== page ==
the dance of the ink riddled fingers

tuesdays with Morrie

Posted in book club by enisea on 21/04/2011

Last time I dropped Jac Jac off, we sat in her room for about half an hour carried away in the ramblings of arbitrary conversation.  Somewhere amidst small talk and random excitement she extracts this fabric bound hard cover, and offers it to me in sharing gesture (though I never inquired about it, only noticed a full shelf and rhetorically asked,  “you read?”) which she sings a raving review about as this is her favourite book and she reads it all the time, especially when sad. So I took it and kept it in my backseat for about a month, then decided on Sunday I should read it and return it to her quickly… because it’s her favourite book and I don’t like keeping people’s favourite things from them.

I read the first half of the book on Monday morning as I sat for an hour and a half on the grassy spread of the medium roundabout/traffic island a stone’s throw from the Queen Vic Market.  The book was simple, had predictable rhythm and was about as easy to swallow as warm oats and honey on foggy mornings. Did I mention it was simple?  I was surprised to have made it halfway in a short amount of time yet wondered if there might be any climatic surprises awaiting me.  I put the book down easily, marking halfway with Saturday’s cafe’s business card.  I didn’t feel any itching to pick it back up on Tuesday (haha, the irony).  I opened the book on Wednesday as I sat with another couple of newly acquainted friends at The League of Honest Coffee (really neat joint), but conversation bid me put the book away after 2 pages of interrupted thoughts to pay proper respect to Christine.  I saw Jac after that and told her I was only halfway, so she told me to keep it until it was read.  I finished it today (Thursday).

It is a very simple book.  It’s derived essentially from dialogue and conversation, assembled via narration of Mitch Albom (the pupil of a dying old man with a beautiful spirit).  The structure is simple, as is its message/s.  Set apart from eloquence and obvious in projecting meaning and purpose, it is curiously familiar.  Curiously familiar as if all the topics addressed in this last “thesis” were of no striking revelation and the readers could sigh “I’ve heard it all before”.  It is the multitude of the aphorisms compounded that makes the book reverberate of sober truths.  The pages become more captivating as the dialogue becomes more intermittent; Lou Gehrig’s disease (ALS) ravages the turn-taking talk and Albom narrates emotive visuals of observations in the place of flowing conversation.  I let escape a couple of tears on page 185.  I closed the book and sighed.  I wondered why this journalist didn’t use more eloquent linguistics in the warming memoir of an incredible heart in its last days.  I wished it was more descriptive and of more intimate depths… but I realised that would have destroyed the message.  Because of the bubbling boast that beauty ought to be extracted and recognised from the ‘ordinary’ and ‘average’, to have flowered the text with explosive description would have overcomplicated the message (hahaha, I am too familiar with this pretense).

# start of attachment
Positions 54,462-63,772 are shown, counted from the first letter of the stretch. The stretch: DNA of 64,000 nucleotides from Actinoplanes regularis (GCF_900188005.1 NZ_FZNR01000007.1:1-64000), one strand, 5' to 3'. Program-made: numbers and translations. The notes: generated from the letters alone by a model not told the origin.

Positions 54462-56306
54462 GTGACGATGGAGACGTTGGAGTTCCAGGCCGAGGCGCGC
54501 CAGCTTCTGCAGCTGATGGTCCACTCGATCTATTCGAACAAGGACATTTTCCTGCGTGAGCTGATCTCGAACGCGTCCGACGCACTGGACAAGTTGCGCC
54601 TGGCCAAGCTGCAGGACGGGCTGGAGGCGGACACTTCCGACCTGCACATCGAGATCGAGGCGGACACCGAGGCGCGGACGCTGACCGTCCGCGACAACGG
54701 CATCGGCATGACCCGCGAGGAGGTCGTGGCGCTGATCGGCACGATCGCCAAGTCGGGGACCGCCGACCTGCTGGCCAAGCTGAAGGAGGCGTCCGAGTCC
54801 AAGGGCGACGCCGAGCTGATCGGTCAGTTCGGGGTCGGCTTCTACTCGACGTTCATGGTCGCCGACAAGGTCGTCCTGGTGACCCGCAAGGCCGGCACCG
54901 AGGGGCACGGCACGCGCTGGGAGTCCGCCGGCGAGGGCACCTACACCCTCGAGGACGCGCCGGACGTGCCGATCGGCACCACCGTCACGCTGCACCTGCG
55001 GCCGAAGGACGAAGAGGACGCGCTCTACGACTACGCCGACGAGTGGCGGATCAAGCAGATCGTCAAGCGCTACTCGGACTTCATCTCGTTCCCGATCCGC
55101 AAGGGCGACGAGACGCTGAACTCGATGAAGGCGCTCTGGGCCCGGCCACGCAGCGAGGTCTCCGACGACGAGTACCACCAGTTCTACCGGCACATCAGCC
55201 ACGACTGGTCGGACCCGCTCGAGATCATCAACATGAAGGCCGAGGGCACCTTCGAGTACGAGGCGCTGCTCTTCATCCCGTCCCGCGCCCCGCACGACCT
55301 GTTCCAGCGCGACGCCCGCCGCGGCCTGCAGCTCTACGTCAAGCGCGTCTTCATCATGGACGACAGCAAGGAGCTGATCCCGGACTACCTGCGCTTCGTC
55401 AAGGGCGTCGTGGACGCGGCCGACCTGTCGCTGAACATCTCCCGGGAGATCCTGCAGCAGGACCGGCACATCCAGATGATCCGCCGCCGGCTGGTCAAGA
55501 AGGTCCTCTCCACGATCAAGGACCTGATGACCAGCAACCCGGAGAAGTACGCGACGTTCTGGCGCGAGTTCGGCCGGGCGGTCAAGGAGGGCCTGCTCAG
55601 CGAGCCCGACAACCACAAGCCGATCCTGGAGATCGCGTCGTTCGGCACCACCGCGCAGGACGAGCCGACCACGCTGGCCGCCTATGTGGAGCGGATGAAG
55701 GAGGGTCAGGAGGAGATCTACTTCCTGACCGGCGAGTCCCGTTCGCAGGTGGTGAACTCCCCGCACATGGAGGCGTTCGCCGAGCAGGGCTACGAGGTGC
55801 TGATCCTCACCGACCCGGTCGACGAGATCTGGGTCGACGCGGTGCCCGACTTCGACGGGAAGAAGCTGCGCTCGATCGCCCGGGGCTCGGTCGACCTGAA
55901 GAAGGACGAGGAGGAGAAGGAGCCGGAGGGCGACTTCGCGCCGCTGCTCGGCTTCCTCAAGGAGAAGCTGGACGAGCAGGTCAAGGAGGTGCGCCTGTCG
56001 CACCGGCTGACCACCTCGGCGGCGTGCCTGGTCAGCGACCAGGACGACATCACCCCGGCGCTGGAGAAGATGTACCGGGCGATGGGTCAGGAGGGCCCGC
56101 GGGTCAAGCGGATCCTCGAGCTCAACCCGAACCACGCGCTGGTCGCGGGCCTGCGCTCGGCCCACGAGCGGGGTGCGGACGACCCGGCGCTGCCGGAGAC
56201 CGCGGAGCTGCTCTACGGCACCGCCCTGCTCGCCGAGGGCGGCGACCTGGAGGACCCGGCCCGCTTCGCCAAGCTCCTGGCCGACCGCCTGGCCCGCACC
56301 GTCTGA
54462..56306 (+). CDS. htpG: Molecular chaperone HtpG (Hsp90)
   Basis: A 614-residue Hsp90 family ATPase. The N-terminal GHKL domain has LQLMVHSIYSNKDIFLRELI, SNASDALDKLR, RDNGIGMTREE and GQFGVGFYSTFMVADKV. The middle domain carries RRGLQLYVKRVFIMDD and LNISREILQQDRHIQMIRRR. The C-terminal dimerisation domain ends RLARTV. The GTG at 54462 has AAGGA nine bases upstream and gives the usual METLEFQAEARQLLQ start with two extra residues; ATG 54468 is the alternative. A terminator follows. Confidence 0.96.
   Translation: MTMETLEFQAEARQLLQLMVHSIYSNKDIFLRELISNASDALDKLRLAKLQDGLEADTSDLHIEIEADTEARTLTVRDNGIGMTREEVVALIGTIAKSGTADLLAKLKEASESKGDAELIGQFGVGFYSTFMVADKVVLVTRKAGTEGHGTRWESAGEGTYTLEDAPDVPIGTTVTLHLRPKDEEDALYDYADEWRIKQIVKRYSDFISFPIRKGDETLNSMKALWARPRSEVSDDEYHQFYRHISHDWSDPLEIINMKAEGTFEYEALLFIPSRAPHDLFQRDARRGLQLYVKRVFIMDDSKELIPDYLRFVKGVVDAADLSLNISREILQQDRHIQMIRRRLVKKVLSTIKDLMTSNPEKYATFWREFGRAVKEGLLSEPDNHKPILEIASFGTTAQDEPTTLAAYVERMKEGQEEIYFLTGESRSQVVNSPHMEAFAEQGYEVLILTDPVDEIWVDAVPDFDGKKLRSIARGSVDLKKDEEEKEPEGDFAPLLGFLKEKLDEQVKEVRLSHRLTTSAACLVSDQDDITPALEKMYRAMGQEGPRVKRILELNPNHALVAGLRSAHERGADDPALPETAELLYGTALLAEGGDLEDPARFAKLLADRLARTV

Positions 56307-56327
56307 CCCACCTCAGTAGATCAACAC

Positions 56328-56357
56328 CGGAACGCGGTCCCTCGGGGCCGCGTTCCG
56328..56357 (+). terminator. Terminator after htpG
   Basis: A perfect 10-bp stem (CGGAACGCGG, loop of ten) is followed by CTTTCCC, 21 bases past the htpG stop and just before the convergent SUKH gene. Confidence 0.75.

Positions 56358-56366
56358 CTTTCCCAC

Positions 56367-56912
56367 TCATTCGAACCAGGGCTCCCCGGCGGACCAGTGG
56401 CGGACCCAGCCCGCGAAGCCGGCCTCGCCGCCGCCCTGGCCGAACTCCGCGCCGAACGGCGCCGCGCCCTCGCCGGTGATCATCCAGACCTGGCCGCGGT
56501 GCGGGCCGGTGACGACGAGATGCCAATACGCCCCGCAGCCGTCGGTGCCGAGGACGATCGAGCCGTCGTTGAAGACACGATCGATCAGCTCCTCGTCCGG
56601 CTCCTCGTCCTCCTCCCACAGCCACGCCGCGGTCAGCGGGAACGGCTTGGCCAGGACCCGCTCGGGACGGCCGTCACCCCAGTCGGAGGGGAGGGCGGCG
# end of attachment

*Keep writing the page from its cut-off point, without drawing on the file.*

It needed to be easy to read and easy to digest because its message was.  Drenched in appreciation, hope and optimism, yet gird by acknowledgement of sorrow, pain and deterioration, the book speaks of love. Love in all the contexts that matter, regarding: reconciliation with self and others, meaning, purpose and legacy.  Because ridiculously enough, it takes dying to appreciate living.  I could repackage the blurb but why should I when you can read it yourself, if indeed you are geniunely interested in its humble pages. A good read.  Simple and sobering.

Love each other or perish”


One Response

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  1. jacjac said, on 21/04/2011 at 8:20 PM

    Yipee !!!

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